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This week, American leaders of several different faiths met to sign the American Charter of Freedom of Religion and Conscious– an important agreement to renew our country’s commitment to human rights and the First Amendment.

The project, in the workings for quite some time, is a collaborative initiative developed in a time of polarization. American politics is seen as targeting and dividing people of faiths on both sides of the aisle, when instead, we should be uniting together despite our difference in beliefs.

According to the American Charter of Freedom of Religion and Conscious’ website, the goals of the project include: ‘restoring civility to public discourse on religion,’ ‘exploring the meaning and value of freedom of religion both in America and internationally’, and ‘building a nonpartisan, multi-faith coalition.’

In an Op-Ed in USA Today, Charles C. Haynes, Director of the Religious Freedom Center in the Freedom Forum Institute (Washington, D.C.) and Oliver Thomas, co-author of the ACLU handbook, “The Right to Religious Liberty” describe some of the necessary steps leading up to this initiative and their future vision for religious freedom around the world. They say, “Protecting religious freedom in a diverse society isn’t easy – and it often stirs debate.”

There are many pieces and parts to the centuries-old phrase in the U.S. Constitution. Today, this debate extends to public school actions such as school prayer and dress codes. It extends to the healthcare field and public health issues like religious exemptions from vaccines. It even extends to the business world, where vendor rights overlap with discrimination cases against same-sex couples. We see many disputes today and are often unsure how to define what constitutes religious freedom and whether or not there are limits to those actions. Our lawmakers struggle with this, and our religious leaders often push their own agendas, dividing people of faith all across the country.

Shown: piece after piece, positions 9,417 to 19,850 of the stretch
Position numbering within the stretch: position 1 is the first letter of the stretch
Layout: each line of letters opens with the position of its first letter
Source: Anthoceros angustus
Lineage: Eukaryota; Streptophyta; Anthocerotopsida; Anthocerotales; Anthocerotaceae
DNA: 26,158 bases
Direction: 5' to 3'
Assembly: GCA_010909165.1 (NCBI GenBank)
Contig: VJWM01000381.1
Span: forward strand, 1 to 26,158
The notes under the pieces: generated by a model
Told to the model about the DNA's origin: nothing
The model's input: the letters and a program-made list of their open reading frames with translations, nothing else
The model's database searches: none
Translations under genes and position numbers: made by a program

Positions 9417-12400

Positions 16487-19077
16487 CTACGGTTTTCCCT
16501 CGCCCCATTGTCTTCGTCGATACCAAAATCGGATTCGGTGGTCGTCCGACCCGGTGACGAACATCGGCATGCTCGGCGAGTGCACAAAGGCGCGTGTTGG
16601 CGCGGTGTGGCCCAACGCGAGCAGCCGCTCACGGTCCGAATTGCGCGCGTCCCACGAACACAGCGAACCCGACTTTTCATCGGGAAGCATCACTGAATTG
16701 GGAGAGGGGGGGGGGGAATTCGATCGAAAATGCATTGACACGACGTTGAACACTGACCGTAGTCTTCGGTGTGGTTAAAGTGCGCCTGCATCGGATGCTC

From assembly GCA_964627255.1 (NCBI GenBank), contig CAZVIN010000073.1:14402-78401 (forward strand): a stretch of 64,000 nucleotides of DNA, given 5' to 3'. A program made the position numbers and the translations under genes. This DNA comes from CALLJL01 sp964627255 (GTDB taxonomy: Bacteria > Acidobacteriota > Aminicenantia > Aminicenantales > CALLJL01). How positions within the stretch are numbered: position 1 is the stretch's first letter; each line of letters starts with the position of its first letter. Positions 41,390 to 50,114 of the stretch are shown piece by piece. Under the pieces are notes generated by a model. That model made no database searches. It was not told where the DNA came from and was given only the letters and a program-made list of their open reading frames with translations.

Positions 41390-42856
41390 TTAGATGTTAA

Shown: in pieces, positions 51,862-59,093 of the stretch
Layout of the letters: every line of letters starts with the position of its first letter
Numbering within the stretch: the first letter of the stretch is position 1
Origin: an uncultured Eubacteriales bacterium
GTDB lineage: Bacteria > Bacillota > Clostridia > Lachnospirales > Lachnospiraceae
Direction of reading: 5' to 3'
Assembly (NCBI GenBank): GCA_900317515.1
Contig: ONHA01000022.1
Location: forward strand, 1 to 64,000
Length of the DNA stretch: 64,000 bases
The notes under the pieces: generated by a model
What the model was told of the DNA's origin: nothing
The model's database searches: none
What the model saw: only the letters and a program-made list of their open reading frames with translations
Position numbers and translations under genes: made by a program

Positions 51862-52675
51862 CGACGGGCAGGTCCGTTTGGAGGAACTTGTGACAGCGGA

The project hopes to unite people of faith around these issues and create an environment of tolerance and respect for all. Their goals are grounded in the clause of the First Amendment: “Government shall make no law respecting an establishment of religion or prohibiting the free exercise of religion.” It also draws upon the United Nation’s Declaration of Human Rights for people all around the world: “Everyone has the right to freedom of thought, conscience and religion. This right includes freedom to change his religion or belief and freedom to manifest his religion or belief in teaching, practice, worship, and observance.

Signers include: Leith Anderson of the National Assoc. of Evangelicals, Syyid Syeed of the Islamic Society of North America, Suhug Shukla of the Hindu American Foundation, and Rabbi Jack Moline of the Interfaith Alliance. The two authors further say, “The signers of the charter have differing views on how these disputes should resolved, but we do agree that all parties should have the right to participate in these debates on the basis of full equality.”

In a time of constant attacks on religious freedom and division between people of faith, groups like this one are creating a positive change by renewing their commitment to religious freedom.

Visit the Charter’s website to learn more about the project and religious leaders involved.